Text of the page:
Study looks at potential of suppressing ocular cancer in children

September 20, 2018
Retinoblastoma (RB) affects 1 in every 20,000 children in this country, primarily around the age of 5.

Researchers say they have been able to pin down the stage when the retina develops in humans—and when retinoblastoma, the most common ocular cancer in young children, gets its start.

The study was published Sept. 13 in PNAS (Proceedings of the National Academy of Sciences of the United States of America.) Researchers were associated with the Vision Center at Children's Hospital Los Angeles and the University of Southern California, Los Angeles.

Retinoblastoma (RB) affects 1 in every 20,000 children in this country, primarily around the age of 5.

Study researchers say that retinoblastoma forms from mutations in the RB1 gene and the loss of functional RB protein. In their study, they compared the development of these mutations in human and mouse models, concluding that they developed differently and called into question the accuracy of mouse retinoblastoma models used in research. The more accurate the model, they say, the more opportunity there is "to improve treatment and prevent tumorigenesis in genetically predisposed children.

"In conclusion, our data supports a model in which human RB-deficient maturing cone precursors initially form proliferative lesions that resemble differentiated retinoblastomas in which the majority of cells exits the cell cycle to form non-proliferating retinomas and a minority remains in the cell cycle, possibly in an indolent state, to form retinoblastoma tumors," they wrote in the study.

"Understanding the parameters that enable proliferating RB-deficient cone precursors to enter or bypass the retinoma state could provide opportunities to suppress retinoblastoma in genetically predisposed children," they say.

Earlier intervention

Kerry Beebe, O.D., began conducting infant eye assessments through the AOA's  InfantSEE® program, which began in 2005. Managed by  Optometry Cares ®—The AOA Foundation , InfantSEE and its volunteer doctors of optometry provide no-cost, comprehensive eye and vision assessments to infants within the first year of life, regardless of a family's income or access to insurance coverage.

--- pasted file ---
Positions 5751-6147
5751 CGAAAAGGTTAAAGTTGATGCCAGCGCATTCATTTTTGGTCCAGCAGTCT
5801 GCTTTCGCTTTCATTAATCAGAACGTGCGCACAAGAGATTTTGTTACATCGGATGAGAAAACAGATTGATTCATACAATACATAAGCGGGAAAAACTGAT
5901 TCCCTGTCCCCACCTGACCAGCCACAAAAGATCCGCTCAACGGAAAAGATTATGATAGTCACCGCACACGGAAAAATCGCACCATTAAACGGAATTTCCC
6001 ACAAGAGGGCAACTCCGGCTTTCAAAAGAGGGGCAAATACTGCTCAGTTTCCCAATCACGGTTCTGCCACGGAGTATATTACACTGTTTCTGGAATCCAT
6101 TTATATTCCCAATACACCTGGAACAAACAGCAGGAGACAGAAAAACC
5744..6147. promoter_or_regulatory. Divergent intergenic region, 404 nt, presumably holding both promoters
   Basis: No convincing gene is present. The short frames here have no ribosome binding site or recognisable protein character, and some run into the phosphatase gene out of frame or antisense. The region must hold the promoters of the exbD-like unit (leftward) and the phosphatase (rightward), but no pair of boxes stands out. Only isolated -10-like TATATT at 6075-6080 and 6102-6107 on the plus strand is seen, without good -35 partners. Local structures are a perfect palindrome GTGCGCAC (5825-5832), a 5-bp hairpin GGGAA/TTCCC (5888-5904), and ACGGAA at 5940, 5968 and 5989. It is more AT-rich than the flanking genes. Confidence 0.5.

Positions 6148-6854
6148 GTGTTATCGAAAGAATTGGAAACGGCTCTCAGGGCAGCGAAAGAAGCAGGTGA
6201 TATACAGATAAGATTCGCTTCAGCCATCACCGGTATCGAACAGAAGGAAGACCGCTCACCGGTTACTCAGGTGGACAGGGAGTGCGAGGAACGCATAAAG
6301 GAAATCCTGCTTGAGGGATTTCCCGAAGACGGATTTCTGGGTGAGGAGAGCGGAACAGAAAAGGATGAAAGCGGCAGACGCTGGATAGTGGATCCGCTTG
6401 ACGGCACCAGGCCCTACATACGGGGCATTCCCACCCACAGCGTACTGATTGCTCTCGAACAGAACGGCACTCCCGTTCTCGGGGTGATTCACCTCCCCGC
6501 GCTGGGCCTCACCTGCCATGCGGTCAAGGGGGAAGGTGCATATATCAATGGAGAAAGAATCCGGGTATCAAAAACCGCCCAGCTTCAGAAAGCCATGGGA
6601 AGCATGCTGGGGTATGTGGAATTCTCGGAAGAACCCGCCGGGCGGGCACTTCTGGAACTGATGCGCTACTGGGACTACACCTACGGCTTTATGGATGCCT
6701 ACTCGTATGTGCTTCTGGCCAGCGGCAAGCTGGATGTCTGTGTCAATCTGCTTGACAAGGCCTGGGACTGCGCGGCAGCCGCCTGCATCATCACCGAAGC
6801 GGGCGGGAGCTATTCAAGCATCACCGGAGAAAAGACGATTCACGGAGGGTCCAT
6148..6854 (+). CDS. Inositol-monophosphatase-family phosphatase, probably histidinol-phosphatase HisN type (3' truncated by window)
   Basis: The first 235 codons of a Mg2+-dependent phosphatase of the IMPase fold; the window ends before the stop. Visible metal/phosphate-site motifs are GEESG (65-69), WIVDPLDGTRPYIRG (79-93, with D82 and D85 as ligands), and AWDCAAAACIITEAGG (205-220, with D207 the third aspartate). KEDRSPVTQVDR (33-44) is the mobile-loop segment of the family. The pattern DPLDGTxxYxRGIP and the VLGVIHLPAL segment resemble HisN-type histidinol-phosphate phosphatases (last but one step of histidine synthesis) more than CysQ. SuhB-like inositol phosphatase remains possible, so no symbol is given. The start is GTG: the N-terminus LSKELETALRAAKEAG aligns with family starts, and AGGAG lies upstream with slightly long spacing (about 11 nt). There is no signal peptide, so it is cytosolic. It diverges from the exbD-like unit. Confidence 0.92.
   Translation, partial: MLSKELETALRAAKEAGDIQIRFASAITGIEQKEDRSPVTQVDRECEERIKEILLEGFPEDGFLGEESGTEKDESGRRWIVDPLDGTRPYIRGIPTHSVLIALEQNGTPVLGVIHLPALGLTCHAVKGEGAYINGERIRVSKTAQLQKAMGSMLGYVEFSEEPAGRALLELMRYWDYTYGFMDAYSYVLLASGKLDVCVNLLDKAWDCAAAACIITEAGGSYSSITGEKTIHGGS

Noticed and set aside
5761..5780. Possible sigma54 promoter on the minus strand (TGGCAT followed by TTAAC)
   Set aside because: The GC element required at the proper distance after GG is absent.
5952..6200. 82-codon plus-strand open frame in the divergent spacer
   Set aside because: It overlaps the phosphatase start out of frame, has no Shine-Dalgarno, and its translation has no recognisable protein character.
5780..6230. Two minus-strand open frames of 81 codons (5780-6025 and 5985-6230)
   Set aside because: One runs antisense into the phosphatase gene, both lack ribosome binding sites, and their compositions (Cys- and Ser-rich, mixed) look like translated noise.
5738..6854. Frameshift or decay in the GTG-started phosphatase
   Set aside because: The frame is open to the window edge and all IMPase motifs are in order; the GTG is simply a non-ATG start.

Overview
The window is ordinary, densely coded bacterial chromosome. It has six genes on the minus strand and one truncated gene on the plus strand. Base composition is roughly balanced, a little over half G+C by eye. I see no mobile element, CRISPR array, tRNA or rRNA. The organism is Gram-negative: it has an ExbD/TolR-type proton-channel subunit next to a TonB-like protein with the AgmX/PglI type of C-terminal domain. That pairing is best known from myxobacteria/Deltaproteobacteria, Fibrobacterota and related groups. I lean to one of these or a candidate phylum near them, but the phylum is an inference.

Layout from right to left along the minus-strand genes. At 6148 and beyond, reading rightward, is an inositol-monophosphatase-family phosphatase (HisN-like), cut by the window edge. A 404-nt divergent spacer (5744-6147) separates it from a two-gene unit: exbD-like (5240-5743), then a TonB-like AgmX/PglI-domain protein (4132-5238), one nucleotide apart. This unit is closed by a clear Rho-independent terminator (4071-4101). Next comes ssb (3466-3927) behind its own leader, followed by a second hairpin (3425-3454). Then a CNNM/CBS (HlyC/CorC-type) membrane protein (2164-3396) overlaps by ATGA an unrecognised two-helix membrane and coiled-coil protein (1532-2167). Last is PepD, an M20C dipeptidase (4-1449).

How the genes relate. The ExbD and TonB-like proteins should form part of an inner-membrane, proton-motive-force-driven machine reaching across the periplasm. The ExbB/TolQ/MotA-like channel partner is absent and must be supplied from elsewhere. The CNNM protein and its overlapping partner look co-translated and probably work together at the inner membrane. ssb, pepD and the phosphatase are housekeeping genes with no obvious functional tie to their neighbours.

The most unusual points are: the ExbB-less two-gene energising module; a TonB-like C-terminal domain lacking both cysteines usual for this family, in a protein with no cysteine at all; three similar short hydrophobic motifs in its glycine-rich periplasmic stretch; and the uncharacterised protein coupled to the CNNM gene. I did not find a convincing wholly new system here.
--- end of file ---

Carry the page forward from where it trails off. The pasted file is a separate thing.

Dr. Beebe, now retired, calls the study "interesting" for its potential in the long range. However, more research is needed, he says.

"What the study means right now is really nothing different in terms of how we're treating patients or diagnosing them," he says.

"But, as optometrists, we now understand a little more about the earliest changes in the retina and the development of retinoblastoma," he adds. "And maybe down the road, we can intervene to stop that process from happening. There may come a time when we can actually prevent the tumor cells from forming, which would be at the earliest stage possible. That's what is exciting about this research. Until then, the earlier a diagnosis is made, the higher the chance for a successful outcome.

In the meantime, Dr. Beebe says, the research serves another important purpose—reinforcing the essentialness of regular, in-person eye examinations. The AOA recommends infants get their first eye assessment between 6 months and one year.

"We're primary eye care providers for our patients—for their lifetimes," Dr. Beebe says.

Access AOA resources

See the AOA Evidence-Based Clinical Practice Guideline: Comprehensive Pediatric Eye and Vision Examination.

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